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ERIC Number: ED397675
Record Type: RIE
Publication Date: 1996-Mar
Pages: 28
Abstractor: N/A
Academic Literacy on Two Continents: The Role of Community Norms.
Newman, Michael; Trenchs, Mireia
A study in two countries investigated college students' conceptions of "academic literacy," defined as the system of information exchange or mastery of the elements of such a system. Subjects were nine students, four at Ohio State University, a long-established "mega-university," and five at Universitat Pompeu Fabra, a small, newly-established university (Barcelona, Spain). Data were gathered through student reading logs, weekly interviews, examination of tests, papers, and exercises, and analyses of assigned readings. It was found that in both contexts, students were engaged in an information processing "game," a rule-governed activity, consisting of information retrieval, manipulation, processing, and display. These activities are largely driven by the assessment process. The game's demands for information processing and display clashed with the students' self-imposed curriculums, creating dissatisfaction for them. The more academically successful the student, the more clearly he appeared to be able to articulate the differences between the game and his perceived learning. All expressed interest in learning. However, student behavior differed in the two contexts in approaches to written language and in the nature of the self-imposed curriculum. Contains 23 references. Some interview excerpts in Catalan are appended. (MSE)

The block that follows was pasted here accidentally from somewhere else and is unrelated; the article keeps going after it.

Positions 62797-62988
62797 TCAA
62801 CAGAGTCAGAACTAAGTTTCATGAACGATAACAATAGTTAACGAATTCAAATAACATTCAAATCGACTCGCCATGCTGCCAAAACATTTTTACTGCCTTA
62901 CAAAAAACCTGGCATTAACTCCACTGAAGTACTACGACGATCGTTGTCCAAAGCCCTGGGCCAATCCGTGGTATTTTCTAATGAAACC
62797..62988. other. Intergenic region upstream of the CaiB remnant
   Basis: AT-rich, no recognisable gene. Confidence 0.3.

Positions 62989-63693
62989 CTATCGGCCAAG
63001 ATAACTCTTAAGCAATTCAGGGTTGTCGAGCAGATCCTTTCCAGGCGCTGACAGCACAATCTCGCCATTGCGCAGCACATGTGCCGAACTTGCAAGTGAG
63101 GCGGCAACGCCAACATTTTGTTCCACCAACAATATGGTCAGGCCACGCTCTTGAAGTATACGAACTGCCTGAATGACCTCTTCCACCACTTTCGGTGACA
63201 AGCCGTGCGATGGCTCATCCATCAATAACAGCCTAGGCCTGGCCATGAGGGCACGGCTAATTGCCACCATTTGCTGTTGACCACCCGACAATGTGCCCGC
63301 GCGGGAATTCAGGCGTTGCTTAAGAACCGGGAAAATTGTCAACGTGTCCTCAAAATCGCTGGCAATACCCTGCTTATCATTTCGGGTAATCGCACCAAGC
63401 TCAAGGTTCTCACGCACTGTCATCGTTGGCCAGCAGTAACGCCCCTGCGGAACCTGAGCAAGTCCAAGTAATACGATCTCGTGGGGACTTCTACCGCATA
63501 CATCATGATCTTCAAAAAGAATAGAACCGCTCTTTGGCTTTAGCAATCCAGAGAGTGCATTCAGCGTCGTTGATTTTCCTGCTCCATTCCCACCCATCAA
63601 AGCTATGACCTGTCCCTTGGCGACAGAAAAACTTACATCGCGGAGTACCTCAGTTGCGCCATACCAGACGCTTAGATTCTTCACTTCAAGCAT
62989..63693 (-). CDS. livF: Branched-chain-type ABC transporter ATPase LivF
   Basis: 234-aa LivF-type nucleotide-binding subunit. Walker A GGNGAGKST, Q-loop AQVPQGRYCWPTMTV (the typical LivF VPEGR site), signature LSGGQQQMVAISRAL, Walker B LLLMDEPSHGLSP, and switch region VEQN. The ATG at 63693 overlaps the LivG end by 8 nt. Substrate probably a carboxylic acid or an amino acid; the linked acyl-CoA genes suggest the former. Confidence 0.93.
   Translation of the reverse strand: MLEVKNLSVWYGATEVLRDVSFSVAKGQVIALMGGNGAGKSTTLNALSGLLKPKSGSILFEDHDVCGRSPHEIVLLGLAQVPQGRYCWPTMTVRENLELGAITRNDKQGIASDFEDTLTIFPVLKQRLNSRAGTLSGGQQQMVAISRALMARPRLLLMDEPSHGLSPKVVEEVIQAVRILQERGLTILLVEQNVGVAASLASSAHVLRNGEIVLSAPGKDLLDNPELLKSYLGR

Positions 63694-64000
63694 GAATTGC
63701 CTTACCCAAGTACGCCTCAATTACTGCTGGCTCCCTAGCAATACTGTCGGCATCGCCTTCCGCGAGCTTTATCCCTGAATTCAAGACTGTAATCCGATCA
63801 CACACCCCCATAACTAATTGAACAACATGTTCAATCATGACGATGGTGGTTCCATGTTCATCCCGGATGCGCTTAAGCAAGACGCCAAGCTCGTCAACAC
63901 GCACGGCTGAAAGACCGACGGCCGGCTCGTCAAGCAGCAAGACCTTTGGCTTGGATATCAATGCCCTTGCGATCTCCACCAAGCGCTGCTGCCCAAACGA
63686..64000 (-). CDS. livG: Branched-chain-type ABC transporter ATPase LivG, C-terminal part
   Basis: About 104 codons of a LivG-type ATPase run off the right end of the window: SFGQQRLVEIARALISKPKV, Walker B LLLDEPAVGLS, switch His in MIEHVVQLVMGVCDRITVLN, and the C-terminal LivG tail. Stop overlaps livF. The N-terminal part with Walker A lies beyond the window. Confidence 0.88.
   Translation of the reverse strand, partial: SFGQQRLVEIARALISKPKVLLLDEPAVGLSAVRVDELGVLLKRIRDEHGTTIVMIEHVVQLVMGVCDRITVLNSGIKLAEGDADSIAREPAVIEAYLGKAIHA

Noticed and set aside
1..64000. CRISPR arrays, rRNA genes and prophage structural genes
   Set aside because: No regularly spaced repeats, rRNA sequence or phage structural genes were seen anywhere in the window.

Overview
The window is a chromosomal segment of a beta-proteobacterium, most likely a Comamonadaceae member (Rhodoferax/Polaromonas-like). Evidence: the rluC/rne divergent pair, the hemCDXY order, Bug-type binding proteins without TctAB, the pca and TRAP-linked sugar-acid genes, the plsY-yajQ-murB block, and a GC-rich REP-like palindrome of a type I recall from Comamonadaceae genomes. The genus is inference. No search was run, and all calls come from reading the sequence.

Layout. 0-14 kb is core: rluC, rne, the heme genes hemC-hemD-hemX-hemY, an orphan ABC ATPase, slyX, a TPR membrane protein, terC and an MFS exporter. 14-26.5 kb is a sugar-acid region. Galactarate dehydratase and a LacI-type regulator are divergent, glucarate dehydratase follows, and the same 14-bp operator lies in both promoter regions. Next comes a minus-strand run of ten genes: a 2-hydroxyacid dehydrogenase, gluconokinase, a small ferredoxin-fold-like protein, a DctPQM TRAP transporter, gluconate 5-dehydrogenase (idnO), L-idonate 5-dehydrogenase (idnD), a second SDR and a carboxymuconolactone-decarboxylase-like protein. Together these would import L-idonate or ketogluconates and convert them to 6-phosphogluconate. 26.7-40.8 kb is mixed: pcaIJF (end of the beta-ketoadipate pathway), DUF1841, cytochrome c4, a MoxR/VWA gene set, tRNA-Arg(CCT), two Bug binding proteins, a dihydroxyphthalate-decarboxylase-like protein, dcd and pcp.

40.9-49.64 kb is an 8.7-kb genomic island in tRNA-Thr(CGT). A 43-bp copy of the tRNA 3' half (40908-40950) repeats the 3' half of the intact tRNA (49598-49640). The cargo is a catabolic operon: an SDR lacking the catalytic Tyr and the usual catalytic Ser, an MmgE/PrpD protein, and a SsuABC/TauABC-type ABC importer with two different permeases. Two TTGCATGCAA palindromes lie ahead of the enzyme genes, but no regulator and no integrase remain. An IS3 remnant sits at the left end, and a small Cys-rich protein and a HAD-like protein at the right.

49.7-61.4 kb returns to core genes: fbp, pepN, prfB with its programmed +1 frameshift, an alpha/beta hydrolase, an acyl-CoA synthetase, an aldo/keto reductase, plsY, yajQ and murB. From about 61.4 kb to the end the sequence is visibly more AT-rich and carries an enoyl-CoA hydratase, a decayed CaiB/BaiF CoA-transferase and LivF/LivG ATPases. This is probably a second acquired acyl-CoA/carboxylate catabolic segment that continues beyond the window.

Publication Type: Reports - Research; Speeches/Meeting Papers
Education Level: N/A
Audience: N/A
Language: English
Sponsor: N/A
Authoring Institution: N/A
Grant or Contract Numbers: N/A
Note: Paper presented at the Annual Meeting of the American Association for Applied Linguistics (18th, Chicago, IL, March 23-26, 1996).